Balwinder Kaur, Subodh K Yadav, Sanjeev S Sharma, Shalmoli Bhattacharya, K. L. Khanduja and C. M. Pathak
Environmental carcinogens such as cigarette smoke contribute to chronic inflammation which involves the up-regulation of various groups of phospholipase A2 (PLA2) that predispose to different forms of cancer induction. In this study, for the first time we evaluated the role of cigarette smoke condensate (CSC) induced molecular changes such as cell viability, apoptosis, ROS production, cellular integrity and secretory PLA2 expression in human macrophage like THP-1 cells using MTT assay, Annexin- PI staining, DHE staining, FDA-EtBr staining and RT-PCR respectively at varying concentrations of CSC for 24 hours. Our results revealed a significant decrease in the cell viability in response to increasing CSC concentrations along with a significant mRNA expression of sPLA2 groups: IB, IID, III. In conclusion, CSC contributes towards the oxidative stress in macrophages thereby inducing sPLA2s expression which may be responsible for the regulation of inflammatory cascade leading to cancer development.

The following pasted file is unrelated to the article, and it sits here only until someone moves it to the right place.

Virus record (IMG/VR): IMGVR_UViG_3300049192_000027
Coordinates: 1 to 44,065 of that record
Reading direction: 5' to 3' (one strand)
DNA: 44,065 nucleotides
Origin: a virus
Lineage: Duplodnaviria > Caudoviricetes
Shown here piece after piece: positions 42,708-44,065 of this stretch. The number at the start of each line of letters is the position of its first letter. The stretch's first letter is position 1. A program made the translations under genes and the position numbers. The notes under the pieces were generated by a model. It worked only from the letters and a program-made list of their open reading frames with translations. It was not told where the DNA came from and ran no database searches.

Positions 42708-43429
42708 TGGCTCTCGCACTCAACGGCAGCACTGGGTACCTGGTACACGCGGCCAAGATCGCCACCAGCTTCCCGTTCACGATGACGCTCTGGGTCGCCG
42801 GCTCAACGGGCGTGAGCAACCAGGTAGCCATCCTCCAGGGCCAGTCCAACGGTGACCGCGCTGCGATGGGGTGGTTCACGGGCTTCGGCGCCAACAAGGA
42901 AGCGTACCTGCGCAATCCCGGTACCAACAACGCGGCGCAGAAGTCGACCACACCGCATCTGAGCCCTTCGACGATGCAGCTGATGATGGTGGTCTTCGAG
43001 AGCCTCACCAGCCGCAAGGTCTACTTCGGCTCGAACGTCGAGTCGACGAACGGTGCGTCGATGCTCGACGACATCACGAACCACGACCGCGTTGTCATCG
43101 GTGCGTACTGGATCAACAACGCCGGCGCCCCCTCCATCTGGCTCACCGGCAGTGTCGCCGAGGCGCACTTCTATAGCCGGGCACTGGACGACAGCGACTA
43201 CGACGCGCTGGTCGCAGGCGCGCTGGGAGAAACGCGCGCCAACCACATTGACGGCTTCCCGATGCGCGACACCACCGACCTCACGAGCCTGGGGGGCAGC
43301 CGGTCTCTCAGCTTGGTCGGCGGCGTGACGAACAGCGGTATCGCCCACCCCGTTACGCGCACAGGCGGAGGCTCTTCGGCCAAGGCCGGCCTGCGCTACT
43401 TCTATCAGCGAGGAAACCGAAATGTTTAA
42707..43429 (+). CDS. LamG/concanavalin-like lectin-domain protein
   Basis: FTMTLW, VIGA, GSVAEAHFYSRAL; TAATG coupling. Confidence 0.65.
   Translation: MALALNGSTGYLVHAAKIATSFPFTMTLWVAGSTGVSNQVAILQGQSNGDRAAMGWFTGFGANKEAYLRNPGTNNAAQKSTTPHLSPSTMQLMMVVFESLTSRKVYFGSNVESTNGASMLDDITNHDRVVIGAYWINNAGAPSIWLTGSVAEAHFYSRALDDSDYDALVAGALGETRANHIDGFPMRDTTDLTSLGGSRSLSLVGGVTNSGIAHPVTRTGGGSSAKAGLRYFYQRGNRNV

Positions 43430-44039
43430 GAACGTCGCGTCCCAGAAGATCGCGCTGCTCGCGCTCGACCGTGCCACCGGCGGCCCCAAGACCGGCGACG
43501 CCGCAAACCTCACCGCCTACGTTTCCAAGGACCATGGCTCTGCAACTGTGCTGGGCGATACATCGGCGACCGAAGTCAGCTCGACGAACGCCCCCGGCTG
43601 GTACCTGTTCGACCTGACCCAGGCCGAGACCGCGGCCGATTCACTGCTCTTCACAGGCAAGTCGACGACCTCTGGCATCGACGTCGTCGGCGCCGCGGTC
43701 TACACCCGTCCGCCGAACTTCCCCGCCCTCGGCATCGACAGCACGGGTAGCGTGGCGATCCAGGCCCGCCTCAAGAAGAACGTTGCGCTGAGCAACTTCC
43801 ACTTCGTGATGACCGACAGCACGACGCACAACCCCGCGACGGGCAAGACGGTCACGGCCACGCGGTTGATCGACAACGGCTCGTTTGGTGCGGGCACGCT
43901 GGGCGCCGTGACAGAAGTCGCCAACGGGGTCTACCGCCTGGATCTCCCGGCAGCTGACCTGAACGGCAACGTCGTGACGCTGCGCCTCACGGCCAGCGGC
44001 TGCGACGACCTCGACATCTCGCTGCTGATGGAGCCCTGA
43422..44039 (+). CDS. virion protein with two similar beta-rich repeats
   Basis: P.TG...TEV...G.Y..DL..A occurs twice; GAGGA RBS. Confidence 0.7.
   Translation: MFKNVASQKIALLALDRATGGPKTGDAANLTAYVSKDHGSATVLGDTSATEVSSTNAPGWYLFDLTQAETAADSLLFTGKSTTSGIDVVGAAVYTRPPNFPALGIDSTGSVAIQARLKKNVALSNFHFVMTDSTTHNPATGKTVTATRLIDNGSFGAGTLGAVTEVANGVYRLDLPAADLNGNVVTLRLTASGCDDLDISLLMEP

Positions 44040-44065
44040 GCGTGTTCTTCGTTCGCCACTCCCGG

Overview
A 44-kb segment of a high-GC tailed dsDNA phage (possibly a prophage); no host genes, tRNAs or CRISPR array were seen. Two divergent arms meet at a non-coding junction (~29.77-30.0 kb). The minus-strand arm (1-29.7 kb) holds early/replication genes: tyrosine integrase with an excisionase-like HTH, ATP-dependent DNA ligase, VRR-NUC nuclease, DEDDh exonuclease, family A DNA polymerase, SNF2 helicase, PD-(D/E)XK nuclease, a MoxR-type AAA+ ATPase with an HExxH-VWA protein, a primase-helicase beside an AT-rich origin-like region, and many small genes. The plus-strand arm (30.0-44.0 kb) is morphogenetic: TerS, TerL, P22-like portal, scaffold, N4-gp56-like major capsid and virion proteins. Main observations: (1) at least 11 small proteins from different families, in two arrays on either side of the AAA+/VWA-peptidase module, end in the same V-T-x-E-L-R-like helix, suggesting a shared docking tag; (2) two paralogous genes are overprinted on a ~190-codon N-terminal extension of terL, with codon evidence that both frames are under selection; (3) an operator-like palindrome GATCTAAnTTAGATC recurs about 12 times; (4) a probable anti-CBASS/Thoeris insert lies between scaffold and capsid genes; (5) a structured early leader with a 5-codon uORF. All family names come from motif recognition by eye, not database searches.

Balwinder Kaur after completing her M.Sc in Biochemistry is pursuing her Ph.D in the field of cancer biology from Postgraduate Graduate Institute of Medical Education and Research under the guidance of Dr. C. M. Pathak, Professor and Head, department of Biophysics. Her present research work includes the study of various phospholipase A2 isoforms in cigarette smoke condensate induced molecular changes in human macrophage like THP-1 cells. Earlier she has worked in a state funded research project related to 14Carbon-urea breath test in adult patients and has published two research papers in reputed international journals. She is actively engaged in teaching and research activities.
Cancer Science & Therapy received 3358 citations as per Google Scholar report